Tuesday, 10 July 2012

On the semantics of personhood

Twice this week, I've seen someone online get angry at the use of the phrase "non-disabled" to describe a person who doesn't have a disability.   Twice I've seen people argue that the general term "people" should be used to describe the non-disabled, which in an actual sentence would look like this:

"Both people with disabilities and people can benefit from closed captioning."

I have two problems with this, and the first is that it looks and sounds bloody silly.  It's like saying "both black cats and cats enjoy fish for dinner."  It's just nonsense.

The second, though, is about the assumptions and mindset behind such reasoning.  If "people" is somehow different from "people with disability", then the underlying assumption is that people with disabilities aren't really people.

This isn't a new idea.  Disabled people have spent lifetimes being shut away in institutions not because it was in our best interests but because it was convenient - it was easier than making the community more accessible and taking everyone's needs into account, and it saved the Real People the discomfort of having to look at and interact with someone who was Not Like Them.

The fact that a young woman in a first world country is told repeatedly she's remarkable and inspirational as she goes about her everyday life because she uses a wheelchair suggests that we're really not that far from the mindset that people whose bodies or brains work differently somehow don't, can't, and shouldn't be out and about doing normal people stuff. That we're not really people.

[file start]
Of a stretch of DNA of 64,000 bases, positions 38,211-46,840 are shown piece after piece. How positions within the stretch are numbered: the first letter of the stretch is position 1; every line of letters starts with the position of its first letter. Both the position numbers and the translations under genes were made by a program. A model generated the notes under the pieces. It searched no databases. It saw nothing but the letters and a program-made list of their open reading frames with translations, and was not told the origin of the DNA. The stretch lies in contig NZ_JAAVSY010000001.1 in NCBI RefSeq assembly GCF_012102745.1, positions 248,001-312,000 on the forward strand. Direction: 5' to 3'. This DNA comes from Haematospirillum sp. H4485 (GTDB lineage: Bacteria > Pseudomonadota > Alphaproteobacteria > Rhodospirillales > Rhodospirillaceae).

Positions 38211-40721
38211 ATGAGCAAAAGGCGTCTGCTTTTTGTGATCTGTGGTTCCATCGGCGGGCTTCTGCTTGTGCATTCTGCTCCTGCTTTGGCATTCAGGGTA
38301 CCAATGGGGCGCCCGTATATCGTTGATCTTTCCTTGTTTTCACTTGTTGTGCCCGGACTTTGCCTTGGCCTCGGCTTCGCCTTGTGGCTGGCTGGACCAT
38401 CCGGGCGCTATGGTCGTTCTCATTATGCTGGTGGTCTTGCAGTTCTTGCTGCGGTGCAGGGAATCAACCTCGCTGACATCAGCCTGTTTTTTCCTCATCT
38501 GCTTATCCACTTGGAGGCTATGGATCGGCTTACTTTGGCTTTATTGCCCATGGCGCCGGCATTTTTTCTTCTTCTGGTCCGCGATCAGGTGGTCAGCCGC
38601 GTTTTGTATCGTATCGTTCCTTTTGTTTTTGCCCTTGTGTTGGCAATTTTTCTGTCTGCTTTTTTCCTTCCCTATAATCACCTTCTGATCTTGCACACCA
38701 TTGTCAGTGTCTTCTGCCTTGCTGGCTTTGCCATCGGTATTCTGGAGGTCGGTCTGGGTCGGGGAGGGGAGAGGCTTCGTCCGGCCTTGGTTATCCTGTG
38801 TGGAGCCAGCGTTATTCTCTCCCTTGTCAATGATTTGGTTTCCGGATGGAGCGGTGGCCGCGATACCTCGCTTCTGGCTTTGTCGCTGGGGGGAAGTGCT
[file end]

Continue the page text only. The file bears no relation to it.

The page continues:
FACELESS

We're cute when we pretend to be people, like dogs wearing sunglasses.  But when we start demanding access to Real People jobs, Real People facilities, and even the Real People Olympics, suddenly the dog's taken off its sunnies and is registering to vote and the cute's got all uncomfortable and weird.

I can't help but wonder how a non-disabled person who objects to being described as non-disabled would cope with being called a spaz, retard, nong, freak, fuck up, or any of the various other charming epithets I've had thrown at me over the years.

"Non-disabled" is a precise term, a phrase used to impart a particular meaning when differentiation between populations with and without disability is necessary.  To suggest it's an insult isn't just drawing a long bow, it's an insult in itself to those of us who have had genuine slurs thrown at us.

And for the record, you could get around the whole thing by saying:

"People with and without disability could benefit from just calming the fuck down."